A wave of sound washed over him, and an air of activity. Two steps inside and he was almost run over by a rushing prison guard. Short and pretty this one was, with brown hair and bright blue eyes. She threw a distracted smile and a half-hearted wave. “Sorry, no time to get things set up right now. Just hit the basic stuff. By the time you’re done the rush should be over.”
Her accent was strange, vastly different from the hint of dockside’s patois that still clung to Connor’s tongue.
A glance around and Connor saw twenty new prisoners standing in a line, wrists and ankles shackled and orange jumpsuits rumpled and dirty. Four guards stood near that group, talking amongst themselves as much as watching the criminals in their charge. More guards were seated behind the nearby counter, checking ‘screens and preparing to call out names.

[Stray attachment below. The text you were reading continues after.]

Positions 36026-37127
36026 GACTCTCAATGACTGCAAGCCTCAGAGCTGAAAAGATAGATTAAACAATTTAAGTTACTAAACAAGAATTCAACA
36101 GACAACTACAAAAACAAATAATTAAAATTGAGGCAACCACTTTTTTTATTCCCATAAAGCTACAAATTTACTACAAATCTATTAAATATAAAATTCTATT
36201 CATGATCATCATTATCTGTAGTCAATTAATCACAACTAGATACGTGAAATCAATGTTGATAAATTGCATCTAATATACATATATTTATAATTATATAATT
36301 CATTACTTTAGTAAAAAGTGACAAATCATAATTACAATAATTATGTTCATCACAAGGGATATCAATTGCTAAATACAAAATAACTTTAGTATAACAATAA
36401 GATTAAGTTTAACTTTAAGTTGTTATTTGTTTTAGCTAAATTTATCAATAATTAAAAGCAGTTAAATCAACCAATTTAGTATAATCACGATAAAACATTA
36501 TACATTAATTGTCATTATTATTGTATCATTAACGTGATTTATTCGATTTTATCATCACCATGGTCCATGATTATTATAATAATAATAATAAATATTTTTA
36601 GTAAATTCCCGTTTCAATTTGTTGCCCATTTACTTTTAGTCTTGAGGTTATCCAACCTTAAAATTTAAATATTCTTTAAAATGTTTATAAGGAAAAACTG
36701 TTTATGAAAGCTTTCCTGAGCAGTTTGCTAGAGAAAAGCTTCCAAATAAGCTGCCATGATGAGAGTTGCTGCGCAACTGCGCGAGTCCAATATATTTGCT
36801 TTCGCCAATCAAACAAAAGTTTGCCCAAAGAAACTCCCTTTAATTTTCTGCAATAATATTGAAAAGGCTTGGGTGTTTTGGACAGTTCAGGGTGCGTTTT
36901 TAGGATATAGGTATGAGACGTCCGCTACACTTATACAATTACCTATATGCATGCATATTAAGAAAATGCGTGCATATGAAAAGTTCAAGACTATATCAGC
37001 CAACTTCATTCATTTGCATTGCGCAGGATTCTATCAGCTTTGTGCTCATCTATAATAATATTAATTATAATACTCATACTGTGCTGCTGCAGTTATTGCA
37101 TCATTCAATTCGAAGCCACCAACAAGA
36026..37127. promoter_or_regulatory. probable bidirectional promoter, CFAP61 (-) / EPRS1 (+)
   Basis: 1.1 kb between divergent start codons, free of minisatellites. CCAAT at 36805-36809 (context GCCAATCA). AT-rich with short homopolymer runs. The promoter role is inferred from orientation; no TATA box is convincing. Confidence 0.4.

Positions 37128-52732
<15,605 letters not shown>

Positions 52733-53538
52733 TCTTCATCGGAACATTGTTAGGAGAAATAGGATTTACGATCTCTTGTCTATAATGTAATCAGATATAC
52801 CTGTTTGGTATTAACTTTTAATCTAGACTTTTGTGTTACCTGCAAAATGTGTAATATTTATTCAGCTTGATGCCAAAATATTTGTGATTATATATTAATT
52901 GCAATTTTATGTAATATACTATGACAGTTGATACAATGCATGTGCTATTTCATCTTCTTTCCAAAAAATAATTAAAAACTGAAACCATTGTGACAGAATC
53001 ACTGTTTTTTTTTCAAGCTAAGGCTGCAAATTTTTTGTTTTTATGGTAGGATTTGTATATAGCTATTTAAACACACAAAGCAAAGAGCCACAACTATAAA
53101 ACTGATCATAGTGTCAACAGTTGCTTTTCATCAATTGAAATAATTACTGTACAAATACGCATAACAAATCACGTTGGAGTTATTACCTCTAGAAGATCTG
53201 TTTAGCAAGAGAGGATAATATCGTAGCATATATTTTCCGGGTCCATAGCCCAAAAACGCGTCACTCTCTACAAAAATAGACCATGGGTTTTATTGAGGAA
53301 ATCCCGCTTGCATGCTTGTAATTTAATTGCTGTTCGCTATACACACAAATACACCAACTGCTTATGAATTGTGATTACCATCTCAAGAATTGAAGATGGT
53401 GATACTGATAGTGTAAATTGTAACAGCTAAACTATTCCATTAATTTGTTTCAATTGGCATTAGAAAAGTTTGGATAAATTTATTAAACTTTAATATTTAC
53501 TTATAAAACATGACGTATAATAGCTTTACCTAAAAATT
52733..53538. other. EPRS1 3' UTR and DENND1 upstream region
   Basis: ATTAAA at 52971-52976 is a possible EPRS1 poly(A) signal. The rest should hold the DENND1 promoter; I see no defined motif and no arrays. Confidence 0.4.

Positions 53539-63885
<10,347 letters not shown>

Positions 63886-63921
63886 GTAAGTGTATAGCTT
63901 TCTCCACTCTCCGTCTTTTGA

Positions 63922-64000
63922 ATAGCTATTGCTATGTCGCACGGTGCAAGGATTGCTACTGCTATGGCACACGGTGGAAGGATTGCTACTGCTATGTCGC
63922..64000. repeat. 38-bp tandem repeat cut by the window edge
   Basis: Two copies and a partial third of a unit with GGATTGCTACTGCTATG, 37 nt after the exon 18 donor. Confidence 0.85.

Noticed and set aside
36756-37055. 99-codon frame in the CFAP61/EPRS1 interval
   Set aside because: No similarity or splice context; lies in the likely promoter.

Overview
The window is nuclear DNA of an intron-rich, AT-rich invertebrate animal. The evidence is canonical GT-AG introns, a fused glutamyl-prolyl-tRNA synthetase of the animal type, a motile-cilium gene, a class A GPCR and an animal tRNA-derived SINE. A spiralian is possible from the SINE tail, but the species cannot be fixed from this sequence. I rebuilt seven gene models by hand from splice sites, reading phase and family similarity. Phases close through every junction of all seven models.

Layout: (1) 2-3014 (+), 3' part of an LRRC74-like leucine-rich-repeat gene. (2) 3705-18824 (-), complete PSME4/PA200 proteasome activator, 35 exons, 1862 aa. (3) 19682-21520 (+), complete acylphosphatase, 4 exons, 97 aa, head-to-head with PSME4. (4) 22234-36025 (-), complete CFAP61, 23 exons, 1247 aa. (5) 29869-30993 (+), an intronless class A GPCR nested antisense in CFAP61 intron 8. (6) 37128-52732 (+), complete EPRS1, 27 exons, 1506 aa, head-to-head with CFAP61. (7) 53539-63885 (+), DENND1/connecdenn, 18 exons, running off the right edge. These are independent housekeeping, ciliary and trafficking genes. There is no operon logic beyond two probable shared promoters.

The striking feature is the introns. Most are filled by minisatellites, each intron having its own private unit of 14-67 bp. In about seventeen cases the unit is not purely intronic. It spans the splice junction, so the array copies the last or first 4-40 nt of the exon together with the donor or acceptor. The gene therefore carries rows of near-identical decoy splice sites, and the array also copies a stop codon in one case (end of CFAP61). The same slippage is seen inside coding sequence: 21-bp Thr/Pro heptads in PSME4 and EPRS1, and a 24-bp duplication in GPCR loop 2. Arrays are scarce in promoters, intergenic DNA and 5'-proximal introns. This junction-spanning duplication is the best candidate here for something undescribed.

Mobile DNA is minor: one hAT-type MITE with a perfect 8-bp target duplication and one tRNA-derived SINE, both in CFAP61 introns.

The prison’s Admissions and Processing Center, its link to the outside world. Work in that area was one of the best jobs a prisoner could get…and was far and away the best job a data-thief like Connor could get.
His smile was satisfied as he went to the closet and began filling a mop bucket. An hour of cleaning and four hours of network access every day? Yes, please.
Maybe he’d arrange a little ‘donation’ to his commissary account today; why eat prison food when he could just buy his own with someone else’s money?